That sounds great as it would probably get loads of clicks, but the majority of the people visiting the site won’t live in the target area for the business.

It’s a question of logic. If 10,000 people visit the site in a week, how many of them will live in the south of England?

And how many of them will live near Maidenhead?

Long tail keywords.

A long tail keyword is, as the name suggests, longer. It’s more specific.

So in the context of this project, a long tail keyword might be ‘good acoustic guitar teacher in Maidenhead’.

Long tail keywords are the easiest keywords to rank highly for.

And lots of SEOs like to recommend them. In fact, many SEO agencies survive through targeting long-tail keywords that do little for their clients.

There’s a reason why long tail keywords are easy to rank for and, again, it’s a question of common sense.

How many good acoustic guitar teachers are there in Maidenhead? How many have an SEO strategy that is targeting this exact long tail keyword?

Not many, I'd wager.

Here's an example of a long tail keyword:

Now this long tail keyword does actually pull in a decent amount of searches every month, but normally, the biggest issue with targeting long tail keywords is TRAFFIC.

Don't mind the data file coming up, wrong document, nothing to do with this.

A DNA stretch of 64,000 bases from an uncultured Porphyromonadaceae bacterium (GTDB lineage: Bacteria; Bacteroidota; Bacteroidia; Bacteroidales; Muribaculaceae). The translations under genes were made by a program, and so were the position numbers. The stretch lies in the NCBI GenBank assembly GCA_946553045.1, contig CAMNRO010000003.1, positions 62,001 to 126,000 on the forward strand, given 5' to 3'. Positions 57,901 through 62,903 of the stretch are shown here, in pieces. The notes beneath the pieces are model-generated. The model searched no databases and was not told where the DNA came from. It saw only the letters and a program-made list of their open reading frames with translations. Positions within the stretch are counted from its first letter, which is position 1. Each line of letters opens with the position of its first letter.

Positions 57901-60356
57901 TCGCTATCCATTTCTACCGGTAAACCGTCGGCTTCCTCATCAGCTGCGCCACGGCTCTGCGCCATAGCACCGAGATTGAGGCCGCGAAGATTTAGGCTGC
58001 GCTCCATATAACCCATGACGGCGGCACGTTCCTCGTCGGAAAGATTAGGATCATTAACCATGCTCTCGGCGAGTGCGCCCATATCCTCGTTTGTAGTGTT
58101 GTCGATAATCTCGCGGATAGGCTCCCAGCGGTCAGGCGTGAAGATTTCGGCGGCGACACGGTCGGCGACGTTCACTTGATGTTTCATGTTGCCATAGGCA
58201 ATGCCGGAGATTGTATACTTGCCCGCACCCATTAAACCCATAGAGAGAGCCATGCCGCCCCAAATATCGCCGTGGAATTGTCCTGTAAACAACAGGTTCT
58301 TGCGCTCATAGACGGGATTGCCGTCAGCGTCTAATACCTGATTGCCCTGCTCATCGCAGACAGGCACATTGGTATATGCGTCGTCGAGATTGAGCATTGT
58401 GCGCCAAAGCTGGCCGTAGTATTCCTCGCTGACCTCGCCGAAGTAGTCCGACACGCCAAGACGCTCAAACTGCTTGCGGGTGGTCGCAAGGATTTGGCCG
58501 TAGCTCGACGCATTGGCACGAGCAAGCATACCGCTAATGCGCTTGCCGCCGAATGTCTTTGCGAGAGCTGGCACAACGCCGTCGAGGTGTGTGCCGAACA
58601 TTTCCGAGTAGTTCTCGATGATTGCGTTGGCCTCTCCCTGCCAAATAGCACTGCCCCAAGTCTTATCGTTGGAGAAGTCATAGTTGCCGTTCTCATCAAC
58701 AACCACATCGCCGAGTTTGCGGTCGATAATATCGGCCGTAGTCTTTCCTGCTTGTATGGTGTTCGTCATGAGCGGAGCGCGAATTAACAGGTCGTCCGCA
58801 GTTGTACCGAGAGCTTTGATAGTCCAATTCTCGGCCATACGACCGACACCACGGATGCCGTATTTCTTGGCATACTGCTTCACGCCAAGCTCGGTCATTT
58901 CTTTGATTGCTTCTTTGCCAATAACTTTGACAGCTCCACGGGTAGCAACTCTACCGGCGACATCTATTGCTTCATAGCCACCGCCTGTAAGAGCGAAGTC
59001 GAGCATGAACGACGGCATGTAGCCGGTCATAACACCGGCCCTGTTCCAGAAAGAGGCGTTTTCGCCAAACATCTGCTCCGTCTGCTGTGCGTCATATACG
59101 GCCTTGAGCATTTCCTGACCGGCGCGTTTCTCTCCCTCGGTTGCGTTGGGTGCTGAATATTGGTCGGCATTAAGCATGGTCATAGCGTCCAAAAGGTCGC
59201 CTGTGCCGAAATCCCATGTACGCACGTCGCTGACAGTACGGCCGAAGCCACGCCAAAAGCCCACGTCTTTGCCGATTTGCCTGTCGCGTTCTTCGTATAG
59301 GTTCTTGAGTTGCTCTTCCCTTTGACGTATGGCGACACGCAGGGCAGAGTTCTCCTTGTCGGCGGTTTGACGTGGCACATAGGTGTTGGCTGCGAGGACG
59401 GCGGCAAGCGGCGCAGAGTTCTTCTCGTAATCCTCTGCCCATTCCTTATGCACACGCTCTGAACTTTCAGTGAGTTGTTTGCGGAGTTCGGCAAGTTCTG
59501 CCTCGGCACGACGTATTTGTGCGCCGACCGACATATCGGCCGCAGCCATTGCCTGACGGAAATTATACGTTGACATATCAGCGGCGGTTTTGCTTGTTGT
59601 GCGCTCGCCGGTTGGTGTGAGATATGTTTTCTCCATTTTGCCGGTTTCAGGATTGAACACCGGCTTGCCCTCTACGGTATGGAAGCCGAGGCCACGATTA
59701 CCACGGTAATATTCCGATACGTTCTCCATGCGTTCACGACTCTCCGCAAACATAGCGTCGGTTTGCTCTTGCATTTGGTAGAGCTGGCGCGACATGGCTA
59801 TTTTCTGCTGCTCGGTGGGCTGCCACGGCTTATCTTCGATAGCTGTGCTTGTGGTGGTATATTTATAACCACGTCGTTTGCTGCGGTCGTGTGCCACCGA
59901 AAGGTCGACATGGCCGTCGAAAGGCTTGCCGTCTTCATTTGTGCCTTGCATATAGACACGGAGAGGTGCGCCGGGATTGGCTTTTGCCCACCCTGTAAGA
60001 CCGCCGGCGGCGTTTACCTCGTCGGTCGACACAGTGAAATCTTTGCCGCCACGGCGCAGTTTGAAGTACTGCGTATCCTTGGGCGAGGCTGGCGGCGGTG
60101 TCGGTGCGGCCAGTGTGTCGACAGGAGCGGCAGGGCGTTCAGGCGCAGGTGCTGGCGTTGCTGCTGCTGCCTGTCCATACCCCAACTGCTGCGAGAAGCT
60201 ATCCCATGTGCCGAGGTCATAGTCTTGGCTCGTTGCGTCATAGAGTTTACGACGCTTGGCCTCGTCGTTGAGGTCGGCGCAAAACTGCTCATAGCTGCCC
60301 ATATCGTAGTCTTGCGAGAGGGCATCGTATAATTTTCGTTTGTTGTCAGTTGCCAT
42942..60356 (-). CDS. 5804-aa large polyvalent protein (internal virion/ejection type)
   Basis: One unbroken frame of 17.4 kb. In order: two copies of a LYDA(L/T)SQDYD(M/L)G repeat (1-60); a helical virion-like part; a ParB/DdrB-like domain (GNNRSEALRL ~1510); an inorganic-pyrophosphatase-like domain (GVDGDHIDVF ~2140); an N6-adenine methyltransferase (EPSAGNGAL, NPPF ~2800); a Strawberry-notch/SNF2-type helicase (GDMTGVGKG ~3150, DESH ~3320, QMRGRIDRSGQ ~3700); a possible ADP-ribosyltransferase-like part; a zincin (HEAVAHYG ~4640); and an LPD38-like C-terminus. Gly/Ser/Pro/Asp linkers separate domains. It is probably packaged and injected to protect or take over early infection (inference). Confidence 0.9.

Long tail keywords tend to get an extremely low number of searches every month.

So if no one’s searching for a ‘good acoustic guitar teacher in Maidenhead’, then what’s the point in working hard on getting to page one with this keyword?

Again, it's just not going to offer commercial value.

It’s also worth taking a moment to reference the advance of semantic search. Because of semantic search, long tail keywords are quickly losing their value.

Semantic search is Google’s way of trying to help us out.

As we type in a search term, you’ll often see suggestions auto-populating in the search bar and just below.

They’re trying to help. Therefore, if Google is starting to fill in the blanks for us, the need to be so precise and enter a long tail keyword is reducing.

Strive for balance.

Medium-tail keywords offer the optimal balance – they bring in a nice amount of steady traffic and are easy enough to realistically rank for.

That balance is going to be especially important if you're a small or medium-sized business.

Pick a short tail keyword and the issue is difficulty and relevance. Choose a long tail and finding a sufficient volume of searchers will be the problem.

But one vital question remains:

How do I know which medium tail keywords to target?

That’s where the cheetah approach will save the day.

It's about time I expanded on that 4-step process...

... which brings us nicely onto step 1.

Step 1: Open up the Google Keyword Planner.

This free keyword planner tool is part of Google Adwords and doesn’t cost a thing, but you’ll have to open up an Adwords account first.

You’ll find the Keyword Planner in ‘tools’.

Make sure it’s set up to analyse Google searches in the country you’re focusing on. Then click on ‘Search for new keywords using a phrase, website or category’.

Step 2: Search for a relevant broad term.

Enter an appropriate term into the search field underneath 'Your product or service'.